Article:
Last evening, Vulture broke the news that neither Community (nor Whitney) would be debuting on Friday, October 19, as planned. It was a last-second move aimed at giving NBC more time to either (a) find better time slots for the shows, or (b) better promote the shows on Friday night. Nonetheless, NBC and producer Sony Pictures TV had already set up a round of interviews with new showrunners David Guarascio and Moses Port; said chats were set to begin rolling out across the media landscape this morning. And that includes our conversation. While we obviously weren’t able to ask them about the delay, we did spend nearly an hour talking about why they initially balked at the idea of replacing Dan Harmon, what fans can expect from season four, and how they’re getting along with Chevy Chase.
How did you end up running Community? My understanding is that you were weighing several other offers for other shows.
Port: At the time they first approached us, we had just heard our pilot at Fox, El Jefe, had been passed on. So we were still mourning the loss of this other thing.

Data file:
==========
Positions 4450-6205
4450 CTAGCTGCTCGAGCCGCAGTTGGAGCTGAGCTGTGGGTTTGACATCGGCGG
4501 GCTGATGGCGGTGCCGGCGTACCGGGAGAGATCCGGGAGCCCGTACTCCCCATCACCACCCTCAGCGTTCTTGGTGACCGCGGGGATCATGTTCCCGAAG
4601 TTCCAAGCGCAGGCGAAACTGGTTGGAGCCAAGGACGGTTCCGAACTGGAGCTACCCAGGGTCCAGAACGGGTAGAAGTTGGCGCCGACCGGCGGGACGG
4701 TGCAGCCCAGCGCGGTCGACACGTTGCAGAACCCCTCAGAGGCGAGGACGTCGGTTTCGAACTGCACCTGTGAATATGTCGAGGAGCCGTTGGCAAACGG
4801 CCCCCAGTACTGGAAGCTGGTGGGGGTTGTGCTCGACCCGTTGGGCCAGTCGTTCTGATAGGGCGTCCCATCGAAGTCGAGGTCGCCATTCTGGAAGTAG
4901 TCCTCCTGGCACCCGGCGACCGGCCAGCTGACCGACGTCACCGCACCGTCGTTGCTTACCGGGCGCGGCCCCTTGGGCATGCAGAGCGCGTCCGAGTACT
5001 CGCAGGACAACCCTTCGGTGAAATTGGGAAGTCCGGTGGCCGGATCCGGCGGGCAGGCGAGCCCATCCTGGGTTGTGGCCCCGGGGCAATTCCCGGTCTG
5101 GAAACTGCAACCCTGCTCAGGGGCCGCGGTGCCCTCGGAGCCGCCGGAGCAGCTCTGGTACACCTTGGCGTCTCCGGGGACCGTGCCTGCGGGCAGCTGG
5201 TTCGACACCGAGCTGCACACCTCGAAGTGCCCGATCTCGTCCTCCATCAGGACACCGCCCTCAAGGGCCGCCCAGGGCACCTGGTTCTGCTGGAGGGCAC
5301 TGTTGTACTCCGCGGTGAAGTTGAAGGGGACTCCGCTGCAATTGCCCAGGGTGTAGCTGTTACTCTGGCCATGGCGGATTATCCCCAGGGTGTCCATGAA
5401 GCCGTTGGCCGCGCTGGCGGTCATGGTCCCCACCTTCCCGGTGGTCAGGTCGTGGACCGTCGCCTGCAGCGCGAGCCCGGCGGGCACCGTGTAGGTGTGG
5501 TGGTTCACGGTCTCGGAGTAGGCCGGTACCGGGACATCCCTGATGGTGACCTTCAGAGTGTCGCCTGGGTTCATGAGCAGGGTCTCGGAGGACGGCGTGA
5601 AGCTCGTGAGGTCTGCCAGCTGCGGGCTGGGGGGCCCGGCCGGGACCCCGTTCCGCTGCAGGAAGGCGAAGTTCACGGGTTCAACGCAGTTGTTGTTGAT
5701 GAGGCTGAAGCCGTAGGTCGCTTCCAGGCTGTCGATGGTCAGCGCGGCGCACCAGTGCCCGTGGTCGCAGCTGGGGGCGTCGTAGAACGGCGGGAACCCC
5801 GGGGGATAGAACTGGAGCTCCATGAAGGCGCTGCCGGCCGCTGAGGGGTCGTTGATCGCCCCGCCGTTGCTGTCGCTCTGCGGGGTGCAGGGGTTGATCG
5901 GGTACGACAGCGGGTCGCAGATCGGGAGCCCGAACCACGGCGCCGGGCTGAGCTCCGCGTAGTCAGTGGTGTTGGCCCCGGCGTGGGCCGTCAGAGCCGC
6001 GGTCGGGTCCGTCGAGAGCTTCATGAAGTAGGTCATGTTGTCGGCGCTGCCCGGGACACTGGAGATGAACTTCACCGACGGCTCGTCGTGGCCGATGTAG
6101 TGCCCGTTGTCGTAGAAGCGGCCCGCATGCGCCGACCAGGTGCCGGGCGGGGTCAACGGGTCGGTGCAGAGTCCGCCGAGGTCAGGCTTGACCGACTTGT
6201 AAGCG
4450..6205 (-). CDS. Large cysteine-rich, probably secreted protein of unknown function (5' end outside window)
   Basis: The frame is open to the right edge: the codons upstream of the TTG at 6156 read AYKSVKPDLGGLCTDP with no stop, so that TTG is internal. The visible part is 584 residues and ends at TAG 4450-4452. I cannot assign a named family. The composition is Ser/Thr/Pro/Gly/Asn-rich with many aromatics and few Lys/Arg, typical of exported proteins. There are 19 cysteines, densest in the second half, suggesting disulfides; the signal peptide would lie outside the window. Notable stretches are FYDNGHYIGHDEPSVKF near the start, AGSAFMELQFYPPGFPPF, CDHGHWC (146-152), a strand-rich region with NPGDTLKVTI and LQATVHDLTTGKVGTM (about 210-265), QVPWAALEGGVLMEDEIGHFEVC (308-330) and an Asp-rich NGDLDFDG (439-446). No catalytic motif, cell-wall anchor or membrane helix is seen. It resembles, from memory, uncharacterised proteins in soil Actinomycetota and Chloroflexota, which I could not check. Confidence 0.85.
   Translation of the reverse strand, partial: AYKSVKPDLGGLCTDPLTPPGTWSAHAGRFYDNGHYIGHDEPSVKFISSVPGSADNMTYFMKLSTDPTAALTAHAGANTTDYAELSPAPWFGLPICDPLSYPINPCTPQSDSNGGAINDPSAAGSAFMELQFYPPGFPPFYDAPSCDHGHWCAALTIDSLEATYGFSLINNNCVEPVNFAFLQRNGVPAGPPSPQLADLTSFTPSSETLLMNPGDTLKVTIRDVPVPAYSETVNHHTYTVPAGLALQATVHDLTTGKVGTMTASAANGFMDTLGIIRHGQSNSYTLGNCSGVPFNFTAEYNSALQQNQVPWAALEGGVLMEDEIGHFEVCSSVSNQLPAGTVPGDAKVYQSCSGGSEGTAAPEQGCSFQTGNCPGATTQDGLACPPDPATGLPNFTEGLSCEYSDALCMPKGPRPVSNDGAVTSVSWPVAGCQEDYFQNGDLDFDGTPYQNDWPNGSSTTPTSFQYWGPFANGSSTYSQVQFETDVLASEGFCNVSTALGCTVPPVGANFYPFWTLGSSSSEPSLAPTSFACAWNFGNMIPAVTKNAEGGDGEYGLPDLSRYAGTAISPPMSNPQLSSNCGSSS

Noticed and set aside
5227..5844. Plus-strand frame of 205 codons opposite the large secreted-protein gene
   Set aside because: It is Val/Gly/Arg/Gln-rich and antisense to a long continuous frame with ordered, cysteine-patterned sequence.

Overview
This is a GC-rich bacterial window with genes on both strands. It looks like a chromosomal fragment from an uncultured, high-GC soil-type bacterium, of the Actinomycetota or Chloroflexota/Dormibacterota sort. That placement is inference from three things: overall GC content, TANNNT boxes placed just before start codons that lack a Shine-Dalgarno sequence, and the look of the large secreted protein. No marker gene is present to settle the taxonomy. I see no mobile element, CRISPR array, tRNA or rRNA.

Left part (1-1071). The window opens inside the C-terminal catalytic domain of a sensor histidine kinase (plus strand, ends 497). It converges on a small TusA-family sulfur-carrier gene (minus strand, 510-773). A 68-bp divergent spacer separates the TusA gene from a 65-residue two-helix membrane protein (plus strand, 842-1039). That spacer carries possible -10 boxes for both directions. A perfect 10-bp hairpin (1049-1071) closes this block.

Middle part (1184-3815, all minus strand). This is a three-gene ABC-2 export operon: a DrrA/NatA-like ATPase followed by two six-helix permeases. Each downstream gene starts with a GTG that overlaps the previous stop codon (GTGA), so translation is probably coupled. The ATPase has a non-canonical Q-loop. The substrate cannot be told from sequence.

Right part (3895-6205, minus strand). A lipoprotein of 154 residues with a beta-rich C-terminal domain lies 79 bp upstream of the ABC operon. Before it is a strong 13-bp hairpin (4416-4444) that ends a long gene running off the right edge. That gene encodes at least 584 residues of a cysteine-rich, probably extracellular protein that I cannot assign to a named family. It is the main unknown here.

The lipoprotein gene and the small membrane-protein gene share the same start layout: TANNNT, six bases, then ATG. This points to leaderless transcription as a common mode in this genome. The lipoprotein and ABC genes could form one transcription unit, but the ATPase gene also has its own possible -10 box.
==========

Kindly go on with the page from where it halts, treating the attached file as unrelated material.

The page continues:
Guarascio: When Sony told us Dan Harmon was leaving the show, we said, “Are you sure you really want to do that?” We actually said no the first time. But the thing that gave us hesitancy is ultimately the reason why we did it — there’s never really been a show like it. And realizing we could come in and play in this magic sandbox was a once in a lifetime opportunity. We’d been fans previously and loved it. And also, so much of the work Dan has put into the show — it’s not like a light switch, where if you turn it off the show is gonna die. The seeds have been planted and nurtured over the last three years, so there’s a great infrastructure here of returning writers and production staff and, most importantly, the cast. They bring the show to life.
What was your biggest concern about replacing Dan?
Guarascio: The notion that people felt we were replacing him. We knew that you just couldn’t come in here and be Dan. Only Dan can be Dan. And we wouldn’t to pretend we were doing Dan Harmon episodes, because only Dan can do that. But we knew that we could still do Community episodes because there were all these other people who helped make them. And they are still here, first and foremost the cast. Our biggest concern was, frankly, not wrecking it. When the studio asked us to do this, we wanted to be clear [to it] that we’re not coming here to change the sensibility of the show, to change the tone of the show. We wanted to do this job to do the same unique show we’d been watching over three years. That was condition number one. We wanted to make sure it continued being the quality show it had been.